You begin to see what it takes that kind of positive psychology, that positive bias that does something very important. It shifts the thinking in a place where people are more favorably inclined. The explicit bias I worry about are the people that adamantly insist that there's no problem. And that is all a meritocracy. And in everybody has the same equal chance. And as Bill so capably described, beginning with childhood, many people start off with so many barriers, overcome the idea of an equal chance is a non-sequitur. And so I think if we start thinking about positive psychology bullying, we can start making, I think a fair difference, in this area. I want to get back to the question you posed though, that Bill answered because one of the other ways to think about what do we do about the overarching problem. Let's use a sports analogy.

It's just shots on goal. I mean, if you take only a handful of shots and you play in hockey, you don't lose, you need a lot of shots on goal or a lot of kicks up at the net, if you play soccer. If you plan to win, it's shots on goal. That means we have to think, you use the word downstream, I think we have to think about upstream. We have to start at the earliest possible place. We can encourage STEM and then we can encourage college matriculation and the right level of support so that there are more people making application because what chills me, I think about the number of Black men who went to medical school when I did. I earned these gray hairs in 1978, when I was a first-year medical student. In 2016, the same number of Black men that went to medical school with me in 1978. Same number that enrolled in 2016. It really is simple. We need more shots on goal.

Dr. Underwood:  I tell you, I love that, that phrase, right. You know, the shots on goals. It’s simple, it's something to see. So I'm going to—and you touched on two things—and I'm going to tie them together with this next question, unless someone would specifically comment on what was just said.

Dr. McDade: Let me just add one thing to it, if I can. And that is, I think we have to think about that first question around leadership and then how that plays into that second question of representation. What, Dr. Yancy has been terribly successful with at Northwestern is he was able to diversify the thinking of the people who make the decisions about selection very early on in that process. And they've been working at it over 20 years and it doesn't happen because the people who are applying change. It happens because we think about what barriers were placed on folks and the normative sorts of things that we think of as excellent and how that needs to shift in order to really assess excellence and bring in people who are going to make a difference. And I think if we don't do this reverse ideation with respect to our roles, as leaders in institutions, in blocking the progress of people who run that pathway into medicine, then we're doing a disservice to the process.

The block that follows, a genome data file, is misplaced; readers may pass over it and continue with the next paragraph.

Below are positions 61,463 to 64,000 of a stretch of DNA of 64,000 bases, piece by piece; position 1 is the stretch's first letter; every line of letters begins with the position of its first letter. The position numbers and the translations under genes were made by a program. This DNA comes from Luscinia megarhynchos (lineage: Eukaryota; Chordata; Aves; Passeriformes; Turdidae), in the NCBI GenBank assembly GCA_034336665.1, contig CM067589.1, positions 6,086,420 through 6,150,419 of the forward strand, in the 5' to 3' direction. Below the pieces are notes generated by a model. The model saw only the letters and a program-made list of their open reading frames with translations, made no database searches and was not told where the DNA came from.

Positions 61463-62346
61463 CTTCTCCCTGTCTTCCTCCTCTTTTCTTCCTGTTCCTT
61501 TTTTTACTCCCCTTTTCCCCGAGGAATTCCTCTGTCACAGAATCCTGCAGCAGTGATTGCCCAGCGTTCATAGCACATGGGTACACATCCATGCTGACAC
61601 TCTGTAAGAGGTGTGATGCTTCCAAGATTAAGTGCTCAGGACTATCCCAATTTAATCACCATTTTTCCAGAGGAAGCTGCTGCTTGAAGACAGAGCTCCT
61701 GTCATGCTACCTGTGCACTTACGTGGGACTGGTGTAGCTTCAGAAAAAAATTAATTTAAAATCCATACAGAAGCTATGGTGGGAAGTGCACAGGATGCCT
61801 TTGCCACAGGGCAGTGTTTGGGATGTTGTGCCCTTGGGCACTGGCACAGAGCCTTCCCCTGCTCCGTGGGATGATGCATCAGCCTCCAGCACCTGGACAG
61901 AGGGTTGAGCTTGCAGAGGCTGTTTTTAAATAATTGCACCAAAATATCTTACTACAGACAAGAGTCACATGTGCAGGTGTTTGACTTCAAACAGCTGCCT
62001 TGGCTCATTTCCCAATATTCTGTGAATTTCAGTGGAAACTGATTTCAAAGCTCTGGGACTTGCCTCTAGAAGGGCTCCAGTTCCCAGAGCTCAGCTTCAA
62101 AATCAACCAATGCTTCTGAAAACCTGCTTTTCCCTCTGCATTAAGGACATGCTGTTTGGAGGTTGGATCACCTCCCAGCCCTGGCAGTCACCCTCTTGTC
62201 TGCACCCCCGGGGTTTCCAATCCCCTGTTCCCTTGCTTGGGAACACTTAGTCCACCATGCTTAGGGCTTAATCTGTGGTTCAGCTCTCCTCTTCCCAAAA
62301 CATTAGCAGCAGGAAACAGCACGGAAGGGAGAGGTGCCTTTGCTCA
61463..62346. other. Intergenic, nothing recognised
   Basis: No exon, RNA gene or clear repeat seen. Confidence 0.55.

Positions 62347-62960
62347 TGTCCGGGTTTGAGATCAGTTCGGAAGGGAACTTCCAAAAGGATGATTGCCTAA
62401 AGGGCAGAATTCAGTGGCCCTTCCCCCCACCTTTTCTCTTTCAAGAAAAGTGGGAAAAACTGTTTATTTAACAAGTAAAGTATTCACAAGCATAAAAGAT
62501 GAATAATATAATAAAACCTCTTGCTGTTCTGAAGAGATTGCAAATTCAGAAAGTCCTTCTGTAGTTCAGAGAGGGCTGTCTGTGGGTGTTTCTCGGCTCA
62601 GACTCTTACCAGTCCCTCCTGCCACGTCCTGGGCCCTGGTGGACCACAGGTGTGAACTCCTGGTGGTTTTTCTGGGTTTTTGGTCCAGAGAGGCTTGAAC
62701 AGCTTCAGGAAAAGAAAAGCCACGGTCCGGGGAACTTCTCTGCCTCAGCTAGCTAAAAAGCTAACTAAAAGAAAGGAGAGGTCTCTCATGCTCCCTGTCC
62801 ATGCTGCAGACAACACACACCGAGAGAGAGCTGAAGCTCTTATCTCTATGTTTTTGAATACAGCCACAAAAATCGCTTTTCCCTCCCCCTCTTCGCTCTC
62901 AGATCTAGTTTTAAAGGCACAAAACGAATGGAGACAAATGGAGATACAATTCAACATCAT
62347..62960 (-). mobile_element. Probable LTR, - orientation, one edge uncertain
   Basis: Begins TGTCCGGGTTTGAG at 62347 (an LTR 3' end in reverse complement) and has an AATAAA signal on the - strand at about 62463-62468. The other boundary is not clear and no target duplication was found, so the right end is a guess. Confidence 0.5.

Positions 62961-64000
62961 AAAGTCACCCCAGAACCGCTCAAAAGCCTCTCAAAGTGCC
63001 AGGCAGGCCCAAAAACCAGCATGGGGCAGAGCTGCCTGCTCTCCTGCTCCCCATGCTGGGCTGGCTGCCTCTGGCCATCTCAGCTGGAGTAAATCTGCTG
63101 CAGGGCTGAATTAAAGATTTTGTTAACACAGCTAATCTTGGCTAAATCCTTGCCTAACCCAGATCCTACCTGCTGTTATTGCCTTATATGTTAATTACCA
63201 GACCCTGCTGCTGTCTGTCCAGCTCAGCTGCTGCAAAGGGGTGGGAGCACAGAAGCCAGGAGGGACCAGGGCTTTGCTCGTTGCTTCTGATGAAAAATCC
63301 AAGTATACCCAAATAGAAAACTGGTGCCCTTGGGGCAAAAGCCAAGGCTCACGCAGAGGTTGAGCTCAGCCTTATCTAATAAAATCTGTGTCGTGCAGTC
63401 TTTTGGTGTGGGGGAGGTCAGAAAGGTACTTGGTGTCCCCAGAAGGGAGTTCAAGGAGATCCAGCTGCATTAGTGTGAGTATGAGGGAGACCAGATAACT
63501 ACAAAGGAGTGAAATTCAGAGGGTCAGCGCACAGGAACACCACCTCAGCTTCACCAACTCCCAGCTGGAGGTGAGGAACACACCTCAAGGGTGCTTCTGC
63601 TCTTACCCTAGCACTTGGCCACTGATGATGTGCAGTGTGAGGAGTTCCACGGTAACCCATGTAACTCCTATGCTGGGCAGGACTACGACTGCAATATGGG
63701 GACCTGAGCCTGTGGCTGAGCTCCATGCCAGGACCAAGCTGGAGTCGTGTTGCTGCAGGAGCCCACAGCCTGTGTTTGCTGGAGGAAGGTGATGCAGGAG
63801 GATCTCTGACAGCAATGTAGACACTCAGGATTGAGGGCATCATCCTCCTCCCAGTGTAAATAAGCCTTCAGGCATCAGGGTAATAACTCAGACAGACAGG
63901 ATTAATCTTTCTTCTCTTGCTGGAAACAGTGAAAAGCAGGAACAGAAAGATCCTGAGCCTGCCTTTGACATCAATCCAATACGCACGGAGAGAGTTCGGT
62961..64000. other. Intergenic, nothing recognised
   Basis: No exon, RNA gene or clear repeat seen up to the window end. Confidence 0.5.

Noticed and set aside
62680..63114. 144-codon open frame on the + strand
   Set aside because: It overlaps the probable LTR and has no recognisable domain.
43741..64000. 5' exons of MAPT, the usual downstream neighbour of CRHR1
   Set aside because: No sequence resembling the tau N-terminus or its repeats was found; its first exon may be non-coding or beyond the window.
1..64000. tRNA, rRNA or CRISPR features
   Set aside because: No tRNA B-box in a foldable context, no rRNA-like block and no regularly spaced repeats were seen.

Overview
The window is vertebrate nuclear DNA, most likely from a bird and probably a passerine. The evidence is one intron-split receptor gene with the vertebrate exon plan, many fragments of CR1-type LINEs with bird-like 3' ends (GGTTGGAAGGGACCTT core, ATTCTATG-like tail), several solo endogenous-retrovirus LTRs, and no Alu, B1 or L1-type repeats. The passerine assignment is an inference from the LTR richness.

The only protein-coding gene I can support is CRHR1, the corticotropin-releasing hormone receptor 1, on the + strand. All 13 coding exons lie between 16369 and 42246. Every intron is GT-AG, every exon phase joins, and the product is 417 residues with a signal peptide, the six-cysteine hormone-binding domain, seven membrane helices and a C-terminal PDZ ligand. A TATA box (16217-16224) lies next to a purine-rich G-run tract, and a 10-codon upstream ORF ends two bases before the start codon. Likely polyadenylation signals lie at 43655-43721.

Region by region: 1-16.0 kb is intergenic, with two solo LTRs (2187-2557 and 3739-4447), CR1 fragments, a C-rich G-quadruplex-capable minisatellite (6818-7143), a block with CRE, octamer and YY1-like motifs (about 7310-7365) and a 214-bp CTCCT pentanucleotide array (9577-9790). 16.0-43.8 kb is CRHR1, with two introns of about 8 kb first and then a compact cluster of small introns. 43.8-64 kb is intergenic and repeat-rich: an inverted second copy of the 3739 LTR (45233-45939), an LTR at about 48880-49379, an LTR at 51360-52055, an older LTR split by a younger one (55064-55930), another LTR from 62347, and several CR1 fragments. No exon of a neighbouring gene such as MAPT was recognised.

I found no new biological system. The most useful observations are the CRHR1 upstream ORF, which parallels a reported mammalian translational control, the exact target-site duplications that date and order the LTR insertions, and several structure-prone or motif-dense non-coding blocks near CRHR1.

Dr. Underwood: So there was something that I used to say in medical school is that I started on the start line but my classmates started where it's a hundred yard dash and they started 75 yards down and they beat me by a yard and they're turning around and saying, “Look, I'm faster than you. I'm better than you.” I'm like, wait a minute. No, that doesn't add up. Right. You know, cause then if we started equal, I would have smoked you, I'd have been home asleep by the time you crossed the finish line. So yes, this leads us to sort of the next point that I also want to put into this conversation. So when reflect upon the JAMA podcast on structural racism, there were basically two camps that sort of comes out of this conversation. One camp uses the platform as a tool to suppress the truth altogether. So it's the truth of the history of the country, the truth of how we got to where we are. And then the second one believes that we are in the midst of a post-racial, post racialism, which means that racism no longer discussed no longer exists in this society. So let's sort of break that down a little bit and see how that plays into our … the current state of affairs that we're in.

Dr. Clark, I'll go with alphabetical order.

Dr. Clark: Thanks Dr. Underwood. Yeah. You've touched on to two important points in terms of the two camps. So I think a lot of times, and I'm going to bring my expertise in psychiatry here. You know, we all have these defense mechanisms that we implore at times when things are uncomfortable and it's a way to kind of cope with whatever's going on in our lives. And I think what we're seeing in one of those camps is pure denial. We know that that is a defense mechanism that is often employed. When we see things that are presented to, and we say no or to minimize things. And I think you have a lot of time, a lot of people out here that are doing a lot of minimization and denial as it relates to, I'll use the camp of we are in a post-racial society.